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nsw068

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Ok so I'm a student currently at FAU in my junior year, and we have a class called intro to excercise health promotion. The teacher often brings in guest speakers to discuss different career paths one can take the the excercise science and health promotion degree (which I am going for). We recently had a guest speaker who worked in medical sales and he was discussing his work life. He said he worked under ADP doing payroll services and then went to school at 28 got his degree in e.s h.p. And started to work in medical sales. He's done it for three years and seen his salary go from 96k in the beginning -120k last year and expecting the same or more this year. My questions to everyone out there reading this is a desperate call in assessing whether or not I should suck it up, stick to my original path and go to PT school graduate with a nice degree and even nicer debt or out of undergrad school get a year or two in sales experience and then begin doing medical sales and make possibly more than I would have as a PT and without taking on the debt/extra schooling. And also have to worry about getting in to PT school (currently a 3.8 GPA but no shadowing hours). Any feed back is greatly appreciated guys I'm really stuck here!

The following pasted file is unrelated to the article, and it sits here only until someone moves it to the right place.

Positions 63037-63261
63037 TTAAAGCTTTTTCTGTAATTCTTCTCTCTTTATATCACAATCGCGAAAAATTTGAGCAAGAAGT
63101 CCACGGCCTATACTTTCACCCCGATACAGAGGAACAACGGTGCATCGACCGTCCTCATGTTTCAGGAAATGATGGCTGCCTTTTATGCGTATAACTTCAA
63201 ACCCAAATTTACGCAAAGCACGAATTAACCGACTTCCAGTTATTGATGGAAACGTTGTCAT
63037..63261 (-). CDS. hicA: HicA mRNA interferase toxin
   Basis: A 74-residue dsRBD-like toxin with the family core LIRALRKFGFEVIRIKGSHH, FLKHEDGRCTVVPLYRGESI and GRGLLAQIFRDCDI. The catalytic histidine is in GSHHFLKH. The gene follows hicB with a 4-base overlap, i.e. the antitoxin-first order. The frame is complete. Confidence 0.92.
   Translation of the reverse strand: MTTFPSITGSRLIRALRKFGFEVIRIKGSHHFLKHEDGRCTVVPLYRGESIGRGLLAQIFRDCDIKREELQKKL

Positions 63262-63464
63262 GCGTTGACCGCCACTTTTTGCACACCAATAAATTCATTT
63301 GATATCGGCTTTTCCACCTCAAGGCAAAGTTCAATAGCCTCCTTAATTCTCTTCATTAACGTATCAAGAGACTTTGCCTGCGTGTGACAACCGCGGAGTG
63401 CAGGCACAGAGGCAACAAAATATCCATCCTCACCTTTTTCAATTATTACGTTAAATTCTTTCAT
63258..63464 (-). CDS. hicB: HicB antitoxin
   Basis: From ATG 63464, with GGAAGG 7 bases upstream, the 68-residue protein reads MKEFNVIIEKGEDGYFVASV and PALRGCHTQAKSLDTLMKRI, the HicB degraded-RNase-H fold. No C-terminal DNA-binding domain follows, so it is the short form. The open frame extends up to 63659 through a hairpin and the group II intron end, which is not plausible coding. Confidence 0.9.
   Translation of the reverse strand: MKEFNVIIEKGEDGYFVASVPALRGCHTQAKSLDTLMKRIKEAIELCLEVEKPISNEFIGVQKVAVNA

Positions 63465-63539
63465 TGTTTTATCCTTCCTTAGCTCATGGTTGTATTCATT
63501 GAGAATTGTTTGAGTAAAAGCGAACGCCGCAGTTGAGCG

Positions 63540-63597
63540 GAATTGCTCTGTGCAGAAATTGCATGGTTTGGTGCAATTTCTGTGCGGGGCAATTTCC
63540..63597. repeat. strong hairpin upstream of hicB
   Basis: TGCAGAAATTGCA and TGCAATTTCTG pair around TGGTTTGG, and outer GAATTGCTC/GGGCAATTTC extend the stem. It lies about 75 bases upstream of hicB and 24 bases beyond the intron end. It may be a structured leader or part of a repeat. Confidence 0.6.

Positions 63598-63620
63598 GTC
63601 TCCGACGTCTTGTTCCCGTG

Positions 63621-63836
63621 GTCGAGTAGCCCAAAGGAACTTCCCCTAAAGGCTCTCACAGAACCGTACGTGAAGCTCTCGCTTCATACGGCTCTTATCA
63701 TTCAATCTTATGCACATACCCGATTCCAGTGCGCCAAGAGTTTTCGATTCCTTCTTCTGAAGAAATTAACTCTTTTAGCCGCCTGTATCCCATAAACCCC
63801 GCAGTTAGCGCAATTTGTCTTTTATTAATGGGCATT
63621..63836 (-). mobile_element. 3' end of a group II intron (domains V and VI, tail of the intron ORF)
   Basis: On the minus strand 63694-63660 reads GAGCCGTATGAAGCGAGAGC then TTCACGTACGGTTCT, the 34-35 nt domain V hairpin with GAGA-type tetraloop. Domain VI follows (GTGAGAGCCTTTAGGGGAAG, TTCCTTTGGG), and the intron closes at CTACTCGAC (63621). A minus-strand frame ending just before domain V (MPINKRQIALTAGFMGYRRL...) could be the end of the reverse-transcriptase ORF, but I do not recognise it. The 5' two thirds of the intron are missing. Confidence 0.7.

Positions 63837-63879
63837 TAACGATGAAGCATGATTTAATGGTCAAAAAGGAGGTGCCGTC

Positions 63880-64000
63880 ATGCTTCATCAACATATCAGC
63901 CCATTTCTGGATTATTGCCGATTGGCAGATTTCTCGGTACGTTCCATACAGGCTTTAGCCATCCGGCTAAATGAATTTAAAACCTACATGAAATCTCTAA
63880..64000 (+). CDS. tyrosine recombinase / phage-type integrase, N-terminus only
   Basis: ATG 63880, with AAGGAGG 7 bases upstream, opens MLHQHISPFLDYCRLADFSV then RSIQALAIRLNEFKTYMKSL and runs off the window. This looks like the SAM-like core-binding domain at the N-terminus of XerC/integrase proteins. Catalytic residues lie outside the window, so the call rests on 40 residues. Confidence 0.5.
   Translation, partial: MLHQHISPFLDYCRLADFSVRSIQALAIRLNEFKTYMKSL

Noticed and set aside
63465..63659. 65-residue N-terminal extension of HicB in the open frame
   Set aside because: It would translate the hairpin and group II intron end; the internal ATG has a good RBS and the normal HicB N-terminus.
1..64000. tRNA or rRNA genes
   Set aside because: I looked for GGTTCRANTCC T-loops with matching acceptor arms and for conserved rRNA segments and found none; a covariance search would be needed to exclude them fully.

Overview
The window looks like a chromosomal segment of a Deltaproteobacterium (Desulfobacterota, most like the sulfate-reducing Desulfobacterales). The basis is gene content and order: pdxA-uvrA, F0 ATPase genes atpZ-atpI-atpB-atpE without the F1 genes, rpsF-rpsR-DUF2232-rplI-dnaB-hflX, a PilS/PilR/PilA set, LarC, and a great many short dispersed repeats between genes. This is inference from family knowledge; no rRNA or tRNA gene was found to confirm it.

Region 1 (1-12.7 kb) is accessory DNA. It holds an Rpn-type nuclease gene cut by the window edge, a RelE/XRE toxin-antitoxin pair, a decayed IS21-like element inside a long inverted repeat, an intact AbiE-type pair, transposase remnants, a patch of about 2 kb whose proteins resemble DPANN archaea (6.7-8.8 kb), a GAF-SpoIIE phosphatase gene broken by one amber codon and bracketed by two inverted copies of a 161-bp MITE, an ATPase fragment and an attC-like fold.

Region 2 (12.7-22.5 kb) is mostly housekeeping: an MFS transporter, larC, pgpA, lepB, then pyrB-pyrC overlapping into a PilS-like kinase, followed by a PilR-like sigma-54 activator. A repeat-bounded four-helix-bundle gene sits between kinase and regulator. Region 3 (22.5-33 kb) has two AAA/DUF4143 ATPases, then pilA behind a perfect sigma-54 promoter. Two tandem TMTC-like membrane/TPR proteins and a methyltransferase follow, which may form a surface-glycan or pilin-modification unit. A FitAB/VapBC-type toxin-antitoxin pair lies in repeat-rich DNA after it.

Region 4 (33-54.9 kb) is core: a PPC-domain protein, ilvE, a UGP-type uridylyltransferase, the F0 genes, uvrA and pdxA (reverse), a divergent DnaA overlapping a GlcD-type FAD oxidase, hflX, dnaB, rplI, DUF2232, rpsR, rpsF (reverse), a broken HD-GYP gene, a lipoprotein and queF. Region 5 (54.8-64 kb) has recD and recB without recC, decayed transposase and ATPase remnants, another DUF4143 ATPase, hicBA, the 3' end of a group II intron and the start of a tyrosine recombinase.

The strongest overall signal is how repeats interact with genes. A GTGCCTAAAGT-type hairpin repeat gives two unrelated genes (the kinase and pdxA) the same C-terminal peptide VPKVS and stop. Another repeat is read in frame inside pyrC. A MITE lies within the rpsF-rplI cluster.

socalboy7

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No one can tell you what to do with your life except you. Is your passion money? Then go into medical sales. Is your passion helping people rehab? Then go PT. I'd be lying if I said I haven't considered different career paths before I got accepted. But in the end, I figured out what I want to do with my life. I fully pursued PT. And now I start school in the fall. It is up to you to answer your question.

Edit: I just saw that you stated you have no shadowing hours. You should definitely have observation hours to even decide if PT is for you.
 

jblil

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Sales is not as easy as it sounds. You will have a quota, and if you don't meet your quota, you're fired.
 

starrsgirl

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Do you have any sales experience? To me, sales is a skill you either have or you don't. If you've ever made calls for donations/charity or sold personal training or worked in retail with a sales quota, you should have a good idea about your skill set. If you haven't ever done sales and don't know about your ability, I would be very leery to look at this salary as feasible. A good saleperson can make great money, a terrible salesperson will barely scrape by.
 

Azimuthal

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I tell anyone who second guesses PT, that "PT may not be for you". No one can guide you otherwise. Sometimes, it takes another path in life to confirm if PT is truly for you or not. I wish more students would explore other opportunities before making their decision. Maybe this will set back the "education profit seekers" from over saturating our field.
 
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